By December 1, 2016

Shoulder fronting of kids – know the difference


This is a pose typically displayed by our daughters almost instinctively when asked to smile for the camera. Of course media has had a lot of influence on why small girls pose in such a manner like adults, but that is besides the point.

A child fronting her shoulder in this manner and looking at the camera is displaying a totally different behaviour from the one below.


Here again the girl is fronting her shoulder to point towards the camera. The question for a parent then is – can you spot the difference?

Looking closing at the two pictures should reveal that when the girl in the first picture is fronting her shoulder to face the camera, she is also exposing her neck. Instinctively, we tend to hide our necks when we feel threatened since the neck hosts a bunch of very critical nerves and tracks. Any situation making one feel the need to defend oneself would make the neck disappear, which is what the girl in the second picture is doing. She has lifted both her shoulders up. This gives what is called a turtle effect. Not necessary she is seeing any high risk threat; but her smile is also a social smile. And therein lies a cue that perhaps she is feeling a bit socially anxious with having her photograph clicked. Looking again at the girl in the first picture will tell you that she has not risen her shoulders. She is comfortable and experiencing no stress.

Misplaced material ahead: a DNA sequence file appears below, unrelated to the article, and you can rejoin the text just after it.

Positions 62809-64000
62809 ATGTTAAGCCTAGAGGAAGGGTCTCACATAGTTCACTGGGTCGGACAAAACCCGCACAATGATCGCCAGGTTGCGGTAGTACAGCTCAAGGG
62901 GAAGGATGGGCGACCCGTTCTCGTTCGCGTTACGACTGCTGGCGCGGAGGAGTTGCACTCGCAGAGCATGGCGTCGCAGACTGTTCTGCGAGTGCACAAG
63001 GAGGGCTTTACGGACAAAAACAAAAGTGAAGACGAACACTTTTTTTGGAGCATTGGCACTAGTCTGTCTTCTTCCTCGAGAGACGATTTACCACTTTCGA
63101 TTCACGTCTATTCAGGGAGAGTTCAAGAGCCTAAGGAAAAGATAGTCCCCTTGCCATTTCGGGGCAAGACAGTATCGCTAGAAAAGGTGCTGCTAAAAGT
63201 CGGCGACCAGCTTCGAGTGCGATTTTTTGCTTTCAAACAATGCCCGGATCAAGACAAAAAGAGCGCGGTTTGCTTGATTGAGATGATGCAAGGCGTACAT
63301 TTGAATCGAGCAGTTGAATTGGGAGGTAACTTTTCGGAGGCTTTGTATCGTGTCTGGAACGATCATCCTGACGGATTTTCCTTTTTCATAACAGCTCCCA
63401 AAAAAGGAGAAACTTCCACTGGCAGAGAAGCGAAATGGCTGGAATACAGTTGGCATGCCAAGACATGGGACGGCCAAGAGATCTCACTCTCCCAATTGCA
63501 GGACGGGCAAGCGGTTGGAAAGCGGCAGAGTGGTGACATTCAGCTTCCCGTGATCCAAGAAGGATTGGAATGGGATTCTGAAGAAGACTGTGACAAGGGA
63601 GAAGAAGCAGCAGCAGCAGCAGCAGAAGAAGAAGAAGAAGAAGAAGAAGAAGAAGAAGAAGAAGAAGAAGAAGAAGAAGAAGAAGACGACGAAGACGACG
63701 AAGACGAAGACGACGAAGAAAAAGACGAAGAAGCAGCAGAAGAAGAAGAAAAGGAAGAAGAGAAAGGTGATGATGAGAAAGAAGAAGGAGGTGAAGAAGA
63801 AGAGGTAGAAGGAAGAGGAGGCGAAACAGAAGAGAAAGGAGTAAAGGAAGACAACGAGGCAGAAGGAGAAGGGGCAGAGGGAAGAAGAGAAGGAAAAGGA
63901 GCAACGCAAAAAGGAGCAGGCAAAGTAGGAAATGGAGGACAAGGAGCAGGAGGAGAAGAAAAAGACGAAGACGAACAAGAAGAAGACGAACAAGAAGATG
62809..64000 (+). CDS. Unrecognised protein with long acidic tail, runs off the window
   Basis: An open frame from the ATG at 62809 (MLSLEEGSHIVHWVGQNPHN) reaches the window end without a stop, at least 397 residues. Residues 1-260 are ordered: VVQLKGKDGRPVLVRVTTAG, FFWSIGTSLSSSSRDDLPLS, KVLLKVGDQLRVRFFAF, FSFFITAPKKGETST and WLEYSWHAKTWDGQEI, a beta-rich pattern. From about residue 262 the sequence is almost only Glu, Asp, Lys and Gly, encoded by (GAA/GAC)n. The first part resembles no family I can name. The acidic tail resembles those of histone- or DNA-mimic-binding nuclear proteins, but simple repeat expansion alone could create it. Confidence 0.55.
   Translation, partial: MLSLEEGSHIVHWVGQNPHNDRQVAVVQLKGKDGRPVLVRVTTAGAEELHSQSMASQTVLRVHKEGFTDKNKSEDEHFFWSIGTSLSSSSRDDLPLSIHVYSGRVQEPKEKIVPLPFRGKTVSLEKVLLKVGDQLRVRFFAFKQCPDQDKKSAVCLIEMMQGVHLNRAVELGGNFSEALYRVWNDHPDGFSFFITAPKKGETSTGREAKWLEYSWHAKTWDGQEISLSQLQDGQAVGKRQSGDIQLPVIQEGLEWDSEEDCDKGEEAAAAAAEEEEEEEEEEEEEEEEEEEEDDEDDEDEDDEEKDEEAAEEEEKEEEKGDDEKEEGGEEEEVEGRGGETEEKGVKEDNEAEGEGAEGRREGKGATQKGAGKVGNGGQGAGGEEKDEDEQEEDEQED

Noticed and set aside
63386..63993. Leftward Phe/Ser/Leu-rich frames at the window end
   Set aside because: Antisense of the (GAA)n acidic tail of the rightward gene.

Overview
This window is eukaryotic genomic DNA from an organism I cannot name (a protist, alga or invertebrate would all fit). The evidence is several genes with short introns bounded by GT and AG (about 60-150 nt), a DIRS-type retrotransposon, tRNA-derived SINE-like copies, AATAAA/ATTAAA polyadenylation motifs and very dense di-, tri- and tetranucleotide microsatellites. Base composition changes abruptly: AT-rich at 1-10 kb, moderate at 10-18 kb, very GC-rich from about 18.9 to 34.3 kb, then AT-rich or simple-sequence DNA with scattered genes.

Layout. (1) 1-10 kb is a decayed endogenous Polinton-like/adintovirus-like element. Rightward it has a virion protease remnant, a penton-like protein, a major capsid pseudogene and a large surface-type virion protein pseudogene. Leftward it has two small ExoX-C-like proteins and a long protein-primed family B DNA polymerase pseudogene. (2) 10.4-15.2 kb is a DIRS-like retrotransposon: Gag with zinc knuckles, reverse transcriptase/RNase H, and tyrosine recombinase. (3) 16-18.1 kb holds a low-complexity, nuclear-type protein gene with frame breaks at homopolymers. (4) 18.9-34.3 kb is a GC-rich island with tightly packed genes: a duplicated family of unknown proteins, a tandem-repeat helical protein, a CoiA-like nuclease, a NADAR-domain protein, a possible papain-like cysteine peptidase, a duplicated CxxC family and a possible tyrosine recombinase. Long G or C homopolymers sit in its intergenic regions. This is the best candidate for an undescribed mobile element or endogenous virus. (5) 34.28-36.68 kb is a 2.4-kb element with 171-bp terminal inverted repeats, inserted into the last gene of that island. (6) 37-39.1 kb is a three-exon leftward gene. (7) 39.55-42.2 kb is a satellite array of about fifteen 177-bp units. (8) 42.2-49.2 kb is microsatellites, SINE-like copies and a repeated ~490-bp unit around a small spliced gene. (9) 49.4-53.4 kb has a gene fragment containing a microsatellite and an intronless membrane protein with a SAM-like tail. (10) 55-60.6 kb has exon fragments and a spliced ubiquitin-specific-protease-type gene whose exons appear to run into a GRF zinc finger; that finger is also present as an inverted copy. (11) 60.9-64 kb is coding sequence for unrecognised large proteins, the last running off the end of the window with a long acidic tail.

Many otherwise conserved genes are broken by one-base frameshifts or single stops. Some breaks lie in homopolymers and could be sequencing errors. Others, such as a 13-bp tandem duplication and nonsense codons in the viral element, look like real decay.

As parents, it is up to us to be able to tell minor differences in the body language of our children so that we can heed to their happiness and worries and be able to interact better with them.

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Posted in: How To's

About the Author:

Khyati Bhatt has trained for mastery in Nonverbal Communication with retired FBI special agent Joe Navarro. She founded Simply Body Talk in 2013 to help individuals and corporates fine tune their nonverbal behavior and nonverbal communication. Khyati believes in taking a scientific approach to body language. Her experience as a wealth manager, currency trader, and family entrepreneur has helped sharpen her nonverbal instincts. She is a fervent reader and has explored the work of many psychologists and anthropologists in her field of work.

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